Then on her first clay tournament of the year, The Oaks Club Challenger, she won her first title after ITF Nantes in 2009. She defeated Misaki Doi, (6) Irina Falconi, Florencia Molinero, (5) Edina Gallovits-Hall and in the final, Sesil Karatantcheva with 6–4, 6–1. She played in Charleston and lost in the first round against Anna Tatishvili in 3 sets. In Brussels she reached the second round after beating China's Zheng Jie 7–5, 3–6, 6–4, but had to retire because of a lower back injury in her 2nd round match against Sofia Arvidsson.

Rus entered the Roland Garros main draw based on her ranking. She reached the second round after Jamie Hampton retired with Rus leading 6–4, 4–3. She then beat Virginie Razzano, who had a shock win over Serena Williams in the first round, in 2 sets. Subsequently, for the first time in her career, she reached the last 16 of a Grand Slam tournament with a victory in 3 sets over 25th seed Julia Görges 7–6, 2–6, 6–2. She lost in the fourth round from 23rd seed Kaia Kanepi in 1–6, 6–4, 0–6. Rus was the first Dutchwoman in 19 years to reach the fourth round in Paris, the last being Brenda Schultz-McCarthy in 1993.

Rus entered Wimbledon and beat Misaki Doi 7–5, 6–3 in the first round. She then shocked the 5th seeded Samantha Stosur 6–2, 0–6, 6–4 in the second round. She lost in the 3rd round to Peng Shuai 6–1, 6–2. It was her best Wimbledon result in her career. Afterwards, she reached the semifinals at a $100,000 tournament in Biarritz played on clay. Her last win at WTA level was in Dallas, as she went on to lose in the first round at the US Open, Seoul, Linz and Luxembourg tournaments.

Rus finished the year ranked as the 68th player in the world.

2013[edit]

Losing 4–6, 2-6 to Olga Puchkova in the first round of Wimbledon was her 17th loss at the WTA level in a row, tying the longest losing streak in WTA history.[3] She ended this streak in Bad Gastein,[4] where she defeated María Teresa Torró Flor and Estrella Cabeza Candela in the first two rounds. In the quarterfinals she lost to Yvonne Meusburger, who then went on to win the tournament in her homeland. Rus stopped playing WTA tournaments and proceeded to have success in the ITF circuit, winning four $25,000 singles titles on clay: at Fleurus, Alphen a/d Rijn, Vallduxo and Sant Cugat. She also won two doubles titles at Cagnes-sur-Mer and Taipei.

Rus's singles main draw win/loss ratio was 2–13 for WTA and Grand Slam level and 30–9 for ITF level. Her end of the season ranking was 160.

2014[edit]

Her success in the ITF circuit the previous year allowed her to play the qualifying rounds of the major tournaments, failing to win a match at the Australian Open, Wimbledon Championships and US Open. At the French Open, Rus beat Lyudmyla Kichenok in the first qualifying round, but lost to Timea Bacsinszky in the second round. She failed to qualify for several WTA tournaments: Brisbane, Florianopolis, Katowice Open, Ricoh Open and Bastad.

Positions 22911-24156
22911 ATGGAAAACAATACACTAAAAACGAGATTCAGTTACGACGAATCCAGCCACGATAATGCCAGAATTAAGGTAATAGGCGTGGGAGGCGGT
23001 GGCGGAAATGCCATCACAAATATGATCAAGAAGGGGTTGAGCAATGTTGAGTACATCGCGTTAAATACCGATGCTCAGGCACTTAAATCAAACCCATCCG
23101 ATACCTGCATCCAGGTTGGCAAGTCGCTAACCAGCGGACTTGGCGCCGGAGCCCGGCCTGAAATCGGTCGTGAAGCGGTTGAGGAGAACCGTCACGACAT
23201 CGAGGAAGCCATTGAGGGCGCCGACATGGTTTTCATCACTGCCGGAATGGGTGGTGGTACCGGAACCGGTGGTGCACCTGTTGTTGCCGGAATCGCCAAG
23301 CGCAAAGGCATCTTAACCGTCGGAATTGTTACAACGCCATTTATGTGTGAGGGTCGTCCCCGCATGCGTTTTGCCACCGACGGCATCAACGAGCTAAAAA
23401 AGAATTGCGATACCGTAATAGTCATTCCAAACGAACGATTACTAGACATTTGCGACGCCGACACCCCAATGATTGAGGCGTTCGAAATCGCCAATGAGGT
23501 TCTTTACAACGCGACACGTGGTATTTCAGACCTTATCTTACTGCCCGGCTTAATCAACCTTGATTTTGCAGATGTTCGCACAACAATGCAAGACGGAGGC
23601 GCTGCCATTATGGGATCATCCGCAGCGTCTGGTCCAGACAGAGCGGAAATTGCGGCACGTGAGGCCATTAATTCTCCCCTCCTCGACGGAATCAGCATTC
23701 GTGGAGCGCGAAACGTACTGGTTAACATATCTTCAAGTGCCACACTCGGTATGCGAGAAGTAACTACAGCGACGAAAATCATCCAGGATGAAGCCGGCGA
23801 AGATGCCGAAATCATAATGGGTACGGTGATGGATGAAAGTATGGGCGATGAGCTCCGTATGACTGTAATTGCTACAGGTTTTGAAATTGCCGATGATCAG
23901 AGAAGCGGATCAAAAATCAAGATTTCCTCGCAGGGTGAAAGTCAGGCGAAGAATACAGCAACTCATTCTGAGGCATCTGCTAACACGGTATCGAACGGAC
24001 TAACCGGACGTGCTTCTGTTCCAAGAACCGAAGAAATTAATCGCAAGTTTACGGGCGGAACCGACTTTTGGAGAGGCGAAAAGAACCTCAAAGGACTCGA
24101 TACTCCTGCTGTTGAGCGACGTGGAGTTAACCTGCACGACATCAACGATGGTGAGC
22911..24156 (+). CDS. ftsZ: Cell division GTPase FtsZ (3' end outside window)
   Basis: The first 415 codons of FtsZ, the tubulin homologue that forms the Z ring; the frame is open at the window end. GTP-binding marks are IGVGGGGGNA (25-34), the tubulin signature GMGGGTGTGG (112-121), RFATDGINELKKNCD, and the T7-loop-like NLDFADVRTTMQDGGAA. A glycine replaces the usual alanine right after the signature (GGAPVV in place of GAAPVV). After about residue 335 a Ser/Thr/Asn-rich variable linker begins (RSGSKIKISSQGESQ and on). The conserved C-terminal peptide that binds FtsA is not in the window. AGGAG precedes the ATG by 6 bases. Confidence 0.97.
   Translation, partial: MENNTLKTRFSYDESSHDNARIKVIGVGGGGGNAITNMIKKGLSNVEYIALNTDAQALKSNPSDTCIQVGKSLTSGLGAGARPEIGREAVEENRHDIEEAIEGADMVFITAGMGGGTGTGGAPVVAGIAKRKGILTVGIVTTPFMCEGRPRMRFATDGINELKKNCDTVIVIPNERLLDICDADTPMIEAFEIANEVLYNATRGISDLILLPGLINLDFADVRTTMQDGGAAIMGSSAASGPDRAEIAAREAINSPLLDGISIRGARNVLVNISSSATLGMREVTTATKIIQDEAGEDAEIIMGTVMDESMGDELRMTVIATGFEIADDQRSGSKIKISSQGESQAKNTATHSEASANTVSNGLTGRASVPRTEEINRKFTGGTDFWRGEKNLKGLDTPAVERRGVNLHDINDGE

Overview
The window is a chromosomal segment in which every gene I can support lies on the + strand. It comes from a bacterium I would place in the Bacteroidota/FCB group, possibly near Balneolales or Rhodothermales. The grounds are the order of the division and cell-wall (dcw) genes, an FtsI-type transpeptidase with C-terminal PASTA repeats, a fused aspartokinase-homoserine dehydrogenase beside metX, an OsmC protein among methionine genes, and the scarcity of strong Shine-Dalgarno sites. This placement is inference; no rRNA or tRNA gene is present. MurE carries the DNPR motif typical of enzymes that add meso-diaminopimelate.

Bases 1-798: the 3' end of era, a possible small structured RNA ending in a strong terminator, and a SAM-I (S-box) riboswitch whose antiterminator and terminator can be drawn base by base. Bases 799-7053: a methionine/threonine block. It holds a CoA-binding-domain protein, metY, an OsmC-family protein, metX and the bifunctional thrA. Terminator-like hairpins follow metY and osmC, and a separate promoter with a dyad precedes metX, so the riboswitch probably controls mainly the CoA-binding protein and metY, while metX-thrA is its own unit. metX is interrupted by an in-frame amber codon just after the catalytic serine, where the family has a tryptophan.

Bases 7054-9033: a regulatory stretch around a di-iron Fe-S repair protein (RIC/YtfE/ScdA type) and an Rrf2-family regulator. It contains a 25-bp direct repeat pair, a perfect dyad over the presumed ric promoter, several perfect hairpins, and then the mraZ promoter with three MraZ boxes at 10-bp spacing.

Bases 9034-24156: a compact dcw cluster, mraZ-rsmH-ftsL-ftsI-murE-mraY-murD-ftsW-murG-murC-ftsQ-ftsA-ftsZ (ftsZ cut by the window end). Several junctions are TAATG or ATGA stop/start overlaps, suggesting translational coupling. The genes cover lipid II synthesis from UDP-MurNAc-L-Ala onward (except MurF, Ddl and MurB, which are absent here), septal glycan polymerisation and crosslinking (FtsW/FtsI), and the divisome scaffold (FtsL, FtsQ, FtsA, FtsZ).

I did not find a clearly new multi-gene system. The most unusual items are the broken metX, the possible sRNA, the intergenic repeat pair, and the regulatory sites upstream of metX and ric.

At the Fed Cup World Group II playoffs, Rus played two singles matches for the Netherlands, beating world number 100 Kurumi Nara and losing to Misaki Doi in three sets, ultimately the Netherlands beat Japan with a score of 3-2.[5]

Rus didn't reach a singles final at the ITF level that year, but she had success on clay again, reaching the semifinals of four $25,000 tournaments played in Chiasso, Wiesbaden, Brescia and Dobrich. She won a doubles title along with Demi Schuurs, at Fleurus. However, with an overall 21-16 win/loss ratio at ITF level, Rus finished the year as number 230 in the singles rankings.

2015[edit]

In February, playing on indoor clay, the Netherlands faced Slovakia at the Fed Cup World Group II tie, there, Rus scored wins against two top-100 players Magdalena Rybarikova and Anna Karolina Schmiedlova. The Netherlands went on to win the tie 4-1 and moved on to the World Group playoffs.[6] Playing the World Group playoffs against Australia and on indoor clay again, Rus, ranked 217th in the world, lost her first match against Casey Dellacqua, but beat 48th-ranked Jarmila Gajdosova in a 0–6 7–5 7–5 match, ultimately helping the Netherlands get the win and a pass to the Fed Cup World Group for the first time since 1998.[7] As a result of her performance, she was nominated for a Heart Award by the Fed Cup, ultimately losing to Romania's Irina-Camelia Begu.[8][9]

Rus had little success in the 2015 ITF Women's Circuit. In January, she reached the semifinals of a $25,000 tournament in Daytona Beach, losing to Belgium's Elise Mertens. In June, she reached the final of a $15,000 tournament in Zeeland, Netherlands, losing to Quirine Lemoine. In August, she lost to Kiki Bertens in the semifinals of a $25,000 tournament in Koksijde, Belgium. Rus reached three doubles finals, two alongside Lesley Kerkhove and one with Elise Mertens. She had a 23-24 singles win/loss ratio this year at the ITF circuit, not counting qualifying matches. She finished the year as the world number 289 in singles, her lowest year-end ranking since 2007.

2016[edit]